Oculomotor dysfunctions are among the most prevalent visual issues seen by optometrists in the general population. In this blog post, we will explore vision therapy for oculomotor dysfunctions in acquired brain injury.
What are Oculomotor Dysfunctions?
Version, vergence, and accommodation abnormalities are examples of oculomotor dysfunctions. A number of visual performance deficiencies, such as slower reading and poor visual search, can result from the presence of such issues.
In people who have had a brain injury, oculomotor dysfunctions are one of the most common vision problems. In fact, a recent large-scale retrospective study found that approximately 90% of people who had a mild traumatic brain injury (TBI) or a cerebrovascular accident (CVA) after the acute phase of care had some form of oculomotor dysfunction.
Vision Therapy for Oculomotor Dysfunctions
Fortunately, there is evidence of effectiveness with optometric vision therapy in these circumstances, including a recent randomized clinical trial for the condition of convergence insufficiency in adults, with both objective and subjective evidentiary verification.
The goal of the study that is a source of this blog was to determine the efficacy of traditional optometric vision therapy for oculomotor dysfunctions in a relatively large sample of ambulatory, visually symptomatic, primarily adult outpatients who had either a mild TBI or a CVA.
Findings: Optometric Vision Therapy for Rehabilitation After Brain Injury?
The current findings suggest that optometric vision therapy can be an important modality in the vision rehabilitation of people who have oculomotor dysfunctions due to a brain injury.
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Except for those with strabismus, these patients can simply be classified as “oculomotor skills cases” who are more difficult and challenging. Many of the signs and symptoms, as well as the fundamental therapeutic paradigms, are comparable.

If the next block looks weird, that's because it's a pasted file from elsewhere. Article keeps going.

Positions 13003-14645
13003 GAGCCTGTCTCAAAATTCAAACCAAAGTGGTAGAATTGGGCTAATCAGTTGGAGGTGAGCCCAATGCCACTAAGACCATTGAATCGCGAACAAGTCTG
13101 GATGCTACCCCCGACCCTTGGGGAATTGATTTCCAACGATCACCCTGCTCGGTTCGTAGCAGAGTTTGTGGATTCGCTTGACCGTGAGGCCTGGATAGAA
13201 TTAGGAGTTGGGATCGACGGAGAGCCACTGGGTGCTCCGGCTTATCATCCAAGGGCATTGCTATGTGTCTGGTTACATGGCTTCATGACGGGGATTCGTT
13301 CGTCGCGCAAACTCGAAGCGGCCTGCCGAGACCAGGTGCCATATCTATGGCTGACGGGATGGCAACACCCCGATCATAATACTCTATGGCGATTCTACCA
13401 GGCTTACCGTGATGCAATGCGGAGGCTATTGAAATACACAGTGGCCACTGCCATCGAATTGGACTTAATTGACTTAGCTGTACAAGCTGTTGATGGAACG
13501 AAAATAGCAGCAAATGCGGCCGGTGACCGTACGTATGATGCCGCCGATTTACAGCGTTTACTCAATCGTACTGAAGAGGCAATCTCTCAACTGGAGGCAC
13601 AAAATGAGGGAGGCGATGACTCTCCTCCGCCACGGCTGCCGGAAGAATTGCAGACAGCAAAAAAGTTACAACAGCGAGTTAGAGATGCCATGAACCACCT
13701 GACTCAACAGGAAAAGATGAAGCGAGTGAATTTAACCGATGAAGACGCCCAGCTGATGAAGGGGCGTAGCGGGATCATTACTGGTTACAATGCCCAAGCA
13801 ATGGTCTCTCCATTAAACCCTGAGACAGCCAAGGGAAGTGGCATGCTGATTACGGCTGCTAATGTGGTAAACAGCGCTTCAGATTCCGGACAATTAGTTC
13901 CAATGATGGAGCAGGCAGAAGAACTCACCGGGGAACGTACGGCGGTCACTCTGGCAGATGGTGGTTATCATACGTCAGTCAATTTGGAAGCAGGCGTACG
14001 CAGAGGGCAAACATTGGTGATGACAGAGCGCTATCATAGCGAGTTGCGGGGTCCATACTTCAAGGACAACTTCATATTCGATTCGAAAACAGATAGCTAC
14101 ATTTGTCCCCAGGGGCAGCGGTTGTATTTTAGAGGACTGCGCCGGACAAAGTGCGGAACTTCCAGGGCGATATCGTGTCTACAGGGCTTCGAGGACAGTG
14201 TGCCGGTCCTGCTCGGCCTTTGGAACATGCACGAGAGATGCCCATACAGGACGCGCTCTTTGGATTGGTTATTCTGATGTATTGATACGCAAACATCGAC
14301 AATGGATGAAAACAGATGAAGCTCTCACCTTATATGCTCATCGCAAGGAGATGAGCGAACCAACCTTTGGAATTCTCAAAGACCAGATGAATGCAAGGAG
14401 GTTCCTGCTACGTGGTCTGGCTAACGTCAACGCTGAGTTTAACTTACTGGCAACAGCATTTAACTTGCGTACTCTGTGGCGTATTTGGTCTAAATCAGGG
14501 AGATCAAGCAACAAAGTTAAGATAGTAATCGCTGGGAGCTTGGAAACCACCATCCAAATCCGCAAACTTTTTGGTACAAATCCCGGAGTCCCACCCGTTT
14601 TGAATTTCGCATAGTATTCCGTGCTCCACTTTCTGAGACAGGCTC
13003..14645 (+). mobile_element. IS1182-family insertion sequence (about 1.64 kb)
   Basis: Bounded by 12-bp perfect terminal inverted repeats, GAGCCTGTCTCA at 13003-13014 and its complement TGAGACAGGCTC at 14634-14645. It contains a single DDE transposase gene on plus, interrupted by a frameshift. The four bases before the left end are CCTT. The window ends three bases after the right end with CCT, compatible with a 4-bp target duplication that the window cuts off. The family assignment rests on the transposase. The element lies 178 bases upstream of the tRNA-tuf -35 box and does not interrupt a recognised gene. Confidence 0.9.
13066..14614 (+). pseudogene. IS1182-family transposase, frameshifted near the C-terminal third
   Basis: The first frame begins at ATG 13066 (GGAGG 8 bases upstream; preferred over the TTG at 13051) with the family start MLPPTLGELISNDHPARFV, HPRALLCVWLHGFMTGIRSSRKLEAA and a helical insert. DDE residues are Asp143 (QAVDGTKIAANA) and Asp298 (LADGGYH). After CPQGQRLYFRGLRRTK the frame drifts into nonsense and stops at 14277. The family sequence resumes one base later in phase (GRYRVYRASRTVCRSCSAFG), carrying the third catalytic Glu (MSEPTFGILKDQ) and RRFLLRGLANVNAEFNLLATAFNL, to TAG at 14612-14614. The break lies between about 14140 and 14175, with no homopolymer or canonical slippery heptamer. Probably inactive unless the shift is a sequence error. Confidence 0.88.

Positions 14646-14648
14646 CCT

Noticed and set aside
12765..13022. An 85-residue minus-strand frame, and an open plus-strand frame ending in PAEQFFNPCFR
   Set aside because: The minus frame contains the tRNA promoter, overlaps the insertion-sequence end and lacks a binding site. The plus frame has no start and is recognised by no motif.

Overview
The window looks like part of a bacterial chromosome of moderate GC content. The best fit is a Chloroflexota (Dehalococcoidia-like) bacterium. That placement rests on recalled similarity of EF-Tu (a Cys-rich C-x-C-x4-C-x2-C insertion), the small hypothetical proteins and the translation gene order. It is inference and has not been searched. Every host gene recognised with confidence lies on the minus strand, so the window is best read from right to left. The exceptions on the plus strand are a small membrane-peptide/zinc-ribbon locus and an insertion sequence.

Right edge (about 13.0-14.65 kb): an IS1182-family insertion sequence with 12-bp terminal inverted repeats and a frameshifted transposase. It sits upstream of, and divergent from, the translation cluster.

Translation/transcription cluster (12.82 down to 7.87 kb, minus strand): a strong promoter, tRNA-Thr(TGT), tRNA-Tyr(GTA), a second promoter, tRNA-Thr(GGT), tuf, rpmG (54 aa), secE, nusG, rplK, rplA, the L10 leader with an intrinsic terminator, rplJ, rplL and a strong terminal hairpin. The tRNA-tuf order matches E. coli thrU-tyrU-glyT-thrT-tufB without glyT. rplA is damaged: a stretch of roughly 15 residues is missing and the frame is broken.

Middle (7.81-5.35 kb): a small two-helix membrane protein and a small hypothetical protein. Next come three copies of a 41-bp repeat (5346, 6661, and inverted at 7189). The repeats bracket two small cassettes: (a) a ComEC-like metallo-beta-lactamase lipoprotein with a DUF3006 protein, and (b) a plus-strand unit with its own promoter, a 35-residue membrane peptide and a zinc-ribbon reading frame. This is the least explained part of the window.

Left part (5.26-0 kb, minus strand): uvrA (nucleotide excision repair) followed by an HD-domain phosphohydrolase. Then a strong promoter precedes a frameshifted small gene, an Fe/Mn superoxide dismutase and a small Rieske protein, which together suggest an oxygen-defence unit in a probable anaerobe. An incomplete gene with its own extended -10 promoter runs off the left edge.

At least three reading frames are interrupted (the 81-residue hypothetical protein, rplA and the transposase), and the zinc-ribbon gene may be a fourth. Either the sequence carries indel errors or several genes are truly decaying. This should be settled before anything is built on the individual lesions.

Vision Therapy Progress and Potential Setbacks for Oculomotor Dysfunctions
Progress, on the other hand, may be slower and more variable, with a lower level of final improvement. Furthermore, memory and cognitive deficits, as well as physical health setbacks, may obstruct vision therapy. Despite these potential stumbling blocks, a 90% “success” rate based on current findings is impressive.
Although not all patients will achieve normalcy, the gains can be significant. Given this population’s constellation of vision-based and non-vision-based residual problems, it’s critical for the optometrist to try a vision therapy regimen. This will almost certainly result in symptom reduction.
In addition to improving the ABI population’s numerous oculomotor deficits and related symptoms, vision therapy can also have a broader positive impact on their overall quality of life. Furthermore, residual vision problems, such as oculomotor deficits, will have a negative impact on other types of rehabilitation.
As a result, such oculomotor deficits would impede overall rehabilitation progress. Many aspects of cognitive therapy, such as completing a complex visual search matching task, necessitate the presence of accurate and steady fixation as well as efficient saccadic tracking.
Finally, there are several areas of future research in this population that should be investigated. First and foremost, a large prospective analysis is required. This would allow for more precise and consistent time allocations for each category of procedure on all patients, as well as better control of therapeutic components and overall case management. There would also be a control group that did not receive vision therapy.
Source: Ciuffreda, K. J., Rutner, D., Kapoor, N., Suchoff, I. B., Craig, S., & Han, M. (2008). Vision therapy for oculomotor dysfunctions in acquired brain injury: A retrospective analysis. Optometry – Journal of the American Optometric Association, 79(1), 18–22. https://doi.org/10.1016/j.optm.2007.10.004